The Heart of Downtown Fargo Has a New Destination
February 8, 2021
By Mari Hall – Feb 8, 2021
Photos By Dan Francis Photography
Nestled among much-loved businesses like Blackbird Woodfire Pizza and Silver Lining Creamery as well as the nearly complete Block 9 project, Broadway Square is the new heart of downtown Fargo. The newest addition to Fargo’s urban center is currently home to an ice rink complete with skate rentals, and the Fargo Park District is getting ready for the square’s first summer of programming, featuring movie nights, concerts, and the Red River Market.
An outdoor room to draw Fargoans and tourists alike to Fargo’s downtown was always part of the vision for Block 9. During Downtown Fargo: An Urban-Infill Competition held in 2010, Kilbourne Group received 160 entries from 23 different countries. Nearly every design garnered by the competition included community outdoor space. In selecting the design now redefining downtown Fargo’s skyline, Kilbourne Group sought to create an open public space and to capture the same success experienced by Main Street Square in Rapid City, South Dakota.
“When you think of the excitement, when you think of the energy this thing can generate at bringing people downtown, that’s the goal and that’s the vision for this plaza,” Keith Leier, VP of Development and Construction at Kilbourne Group and the project manager for Block 9, told the Downtown Community Partnership in 2017.
Four years later, Fargo is seeing that vision come to life. Broadway Square is regularly filled with skaters of all ages, offering a Covid-conscious outdoor venue to gather in what has been a rather moderate winter thus far. Ana Rusness-Petersen, the manager for the space, reported that an estimated 4,500 skaters have already carved up the ice since December 10th, 2020. People aren’t just visiting for the rink, though. Rusness-Petersen also estimates that Broadway Square had more than 4,000 visitors over the course of one week in late January. During the holiday season, the plaza was bustling with folks taking selfies in front of the 33-foot LED Christmas tree, social distancing over cups of hot cocoa, and partaking in a Cold Cinema viewing of The Cutting Edge.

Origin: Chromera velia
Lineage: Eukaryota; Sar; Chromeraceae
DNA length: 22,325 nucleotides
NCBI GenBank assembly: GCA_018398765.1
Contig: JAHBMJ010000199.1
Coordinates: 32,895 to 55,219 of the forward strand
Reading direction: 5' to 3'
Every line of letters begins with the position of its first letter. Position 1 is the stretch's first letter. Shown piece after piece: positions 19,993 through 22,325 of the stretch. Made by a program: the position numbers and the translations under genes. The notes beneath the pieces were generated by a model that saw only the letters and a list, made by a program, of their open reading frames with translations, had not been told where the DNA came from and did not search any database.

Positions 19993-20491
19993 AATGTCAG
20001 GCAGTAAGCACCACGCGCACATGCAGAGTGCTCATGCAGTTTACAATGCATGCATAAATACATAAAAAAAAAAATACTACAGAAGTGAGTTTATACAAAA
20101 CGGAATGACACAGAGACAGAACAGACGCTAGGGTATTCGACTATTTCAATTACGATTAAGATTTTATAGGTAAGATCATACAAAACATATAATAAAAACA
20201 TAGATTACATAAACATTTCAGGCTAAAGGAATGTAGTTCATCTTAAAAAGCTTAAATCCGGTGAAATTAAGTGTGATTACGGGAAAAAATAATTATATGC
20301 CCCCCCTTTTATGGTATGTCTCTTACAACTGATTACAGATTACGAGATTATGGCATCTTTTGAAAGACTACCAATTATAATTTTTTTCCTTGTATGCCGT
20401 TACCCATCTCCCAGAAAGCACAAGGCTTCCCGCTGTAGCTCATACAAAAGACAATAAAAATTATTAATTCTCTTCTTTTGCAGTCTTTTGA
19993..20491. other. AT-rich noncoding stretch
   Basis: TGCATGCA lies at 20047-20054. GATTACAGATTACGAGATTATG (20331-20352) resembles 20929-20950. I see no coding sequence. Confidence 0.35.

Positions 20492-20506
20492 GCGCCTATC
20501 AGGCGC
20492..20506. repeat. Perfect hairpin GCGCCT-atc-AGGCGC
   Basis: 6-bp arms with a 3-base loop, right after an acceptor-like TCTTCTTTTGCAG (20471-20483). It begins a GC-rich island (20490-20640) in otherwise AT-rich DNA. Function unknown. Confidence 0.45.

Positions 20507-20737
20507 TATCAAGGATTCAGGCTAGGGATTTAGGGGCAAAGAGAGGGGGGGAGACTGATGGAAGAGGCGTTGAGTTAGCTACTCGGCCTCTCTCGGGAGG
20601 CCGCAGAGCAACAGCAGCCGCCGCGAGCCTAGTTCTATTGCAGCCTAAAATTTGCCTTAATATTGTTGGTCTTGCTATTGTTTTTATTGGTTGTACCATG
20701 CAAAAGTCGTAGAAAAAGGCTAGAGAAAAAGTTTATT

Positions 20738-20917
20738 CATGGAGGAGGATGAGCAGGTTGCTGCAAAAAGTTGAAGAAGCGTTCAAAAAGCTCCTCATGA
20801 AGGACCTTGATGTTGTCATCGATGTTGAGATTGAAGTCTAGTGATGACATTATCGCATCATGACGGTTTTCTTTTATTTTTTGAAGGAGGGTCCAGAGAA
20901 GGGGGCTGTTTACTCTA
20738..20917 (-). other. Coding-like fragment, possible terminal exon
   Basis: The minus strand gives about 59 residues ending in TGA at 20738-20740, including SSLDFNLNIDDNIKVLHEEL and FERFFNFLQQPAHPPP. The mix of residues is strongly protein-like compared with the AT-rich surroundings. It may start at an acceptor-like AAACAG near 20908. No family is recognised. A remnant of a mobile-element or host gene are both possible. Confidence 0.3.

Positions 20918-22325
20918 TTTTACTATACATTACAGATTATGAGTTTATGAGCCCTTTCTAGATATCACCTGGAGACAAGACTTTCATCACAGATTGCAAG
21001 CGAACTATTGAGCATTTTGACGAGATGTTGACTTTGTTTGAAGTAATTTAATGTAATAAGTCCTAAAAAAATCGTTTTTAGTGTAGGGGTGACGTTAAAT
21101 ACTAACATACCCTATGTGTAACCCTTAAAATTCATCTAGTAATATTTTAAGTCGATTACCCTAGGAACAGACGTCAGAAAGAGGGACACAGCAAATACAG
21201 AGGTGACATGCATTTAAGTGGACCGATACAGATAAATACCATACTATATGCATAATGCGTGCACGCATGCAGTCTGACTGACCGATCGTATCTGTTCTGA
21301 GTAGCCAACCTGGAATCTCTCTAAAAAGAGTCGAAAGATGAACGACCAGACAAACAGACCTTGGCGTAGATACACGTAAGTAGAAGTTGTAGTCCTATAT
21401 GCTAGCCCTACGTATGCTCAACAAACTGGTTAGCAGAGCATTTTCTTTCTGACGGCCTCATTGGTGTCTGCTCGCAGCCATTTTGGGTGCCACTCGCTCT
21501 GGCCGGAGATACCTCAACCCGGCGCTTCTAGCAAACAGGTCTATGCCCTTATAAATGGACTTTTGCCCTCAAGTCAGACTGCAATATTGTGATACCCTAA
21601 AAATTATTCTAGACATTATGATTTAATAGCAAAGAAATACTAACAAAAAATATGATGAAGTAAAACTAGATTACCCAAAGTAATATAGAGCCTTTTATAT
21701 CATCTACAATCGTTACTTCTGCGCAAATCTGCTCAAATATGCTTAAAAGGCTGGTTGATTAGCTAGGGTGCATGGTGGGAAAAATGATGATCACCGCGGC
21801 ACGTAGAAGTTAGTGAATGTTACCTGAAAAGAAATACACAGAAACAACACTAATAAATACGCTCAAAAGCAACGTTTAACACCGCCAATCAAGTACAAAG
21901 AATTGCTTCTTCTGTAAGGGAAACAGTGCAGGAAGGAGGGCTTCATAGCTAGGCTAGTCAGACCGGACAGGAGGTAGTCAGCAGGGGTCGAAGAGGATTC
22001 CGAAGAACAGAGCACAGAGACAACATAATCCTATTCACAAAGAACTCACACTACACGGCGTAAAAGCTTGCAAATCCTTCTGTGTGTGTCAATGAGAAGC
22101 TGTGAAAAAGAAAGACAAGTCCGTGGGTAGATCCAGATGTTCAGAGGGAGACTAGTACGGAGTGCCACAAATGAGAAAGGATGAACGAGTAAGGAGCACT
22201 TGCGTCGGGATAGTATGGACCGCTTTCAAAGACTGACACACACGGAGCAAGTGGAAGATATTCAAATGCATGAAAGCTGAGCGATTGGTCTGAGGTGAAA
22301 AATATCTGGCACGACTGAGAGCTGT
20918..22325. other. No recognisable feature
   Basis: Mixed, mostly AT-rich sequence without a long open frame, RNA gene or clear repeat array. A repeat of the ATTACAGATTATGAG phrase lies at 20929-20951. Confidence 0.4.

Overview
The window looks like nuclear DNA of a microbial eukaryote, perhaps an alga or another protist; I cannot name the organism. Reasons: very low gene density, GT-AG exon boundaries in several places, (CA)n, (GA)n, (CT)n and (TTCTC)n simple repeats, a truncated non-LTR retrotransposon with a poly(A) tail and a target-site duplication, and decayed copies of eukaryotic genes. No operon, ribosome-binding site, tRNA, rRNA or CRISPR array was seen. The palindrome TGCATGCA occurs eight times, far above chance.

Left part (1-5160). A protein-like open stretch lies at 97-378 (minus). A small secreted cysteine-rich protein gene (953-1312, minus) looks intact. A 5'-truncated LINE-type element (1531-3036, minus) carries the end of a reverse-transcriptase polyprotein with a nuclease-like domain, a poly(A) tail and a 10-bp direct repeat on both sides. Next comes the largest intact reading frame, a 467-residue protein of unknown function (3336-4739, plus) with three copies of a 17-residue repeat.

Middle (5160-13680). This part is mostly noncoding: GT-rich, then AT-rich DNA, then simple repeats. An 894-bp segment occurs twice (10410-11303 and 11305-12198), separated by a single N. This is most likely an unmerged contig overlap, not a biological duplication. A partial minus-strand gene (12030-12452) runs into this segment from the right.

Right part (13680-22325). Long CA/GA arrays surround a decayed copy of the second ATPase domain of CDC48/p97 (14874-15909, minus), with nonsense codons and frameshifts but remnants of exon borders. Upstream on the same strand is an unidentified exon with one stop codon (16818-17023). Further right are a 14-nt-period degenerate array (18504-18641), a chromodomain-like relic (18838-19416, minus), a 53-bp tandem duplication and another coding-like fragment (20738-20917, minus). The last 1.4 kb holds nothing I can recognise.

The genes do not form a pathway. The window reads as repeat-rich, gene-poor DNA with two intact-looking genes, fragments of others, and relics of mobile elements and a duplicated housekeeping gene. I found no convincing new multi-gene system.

Broadway Square’s potential will only continue to grow from here. When Block 9 is complete later this year, it will house offices for more than 300 R.D. Offutt Company employees, the 125-room Jasper Hotel, and Rosewild, a new restaurant slated to specialize in rustic Midwestern fare. Rosewild will also feature a patio along Broadway Square, harkening back to an era of town squares and street-side cafes. The Block 9 project will also add up to five new retail spaces and privately owned condos, as well as ample parking already available in the Block 9 garage.
“We’re going to look at this ‘pre’ and ‘post’ era of before and after Broadway Square,” said Mike Zimney, Senior Development Project Manager at Kilbourne Group, during a recent talk for CreativeMornings. “That’s how big of an impact it’s going to have on this area.”
“We have so many diverse, exciting, and unique activities planned for Broadway Square,” says Rusness-Petersen. By the end of January, she had already tallied over 250 events both produced by the plaza and done collaboratively with other organizations in the area, and she’s sure more will come. She also envisions plenty of days where Broadway Square is filled with Fargoans reading books at café tables or enjoying a snack from one of the many amazing businesses downtown.
“This first year is a lot of experimenting and listening to the feedback we get,” Rusness-Petersen says, “but we are 100% committed to providing inclusive, multidisciplinary, and stimulating experiences for guests.”
While the plaza’s 2021 event calendar is just getting started, one thing is already clear: Broadway Square is an experience that will have something for everyone. Whether it’s yoga, a summer chalk fest, or the Craft Beer & Cider Fest, Broadway Square is well on its way to becoming downtown Fargo’s cultural center.
Learn more at facebook.com/fargobroadwaysquare.
As seen in Fargo Monthly.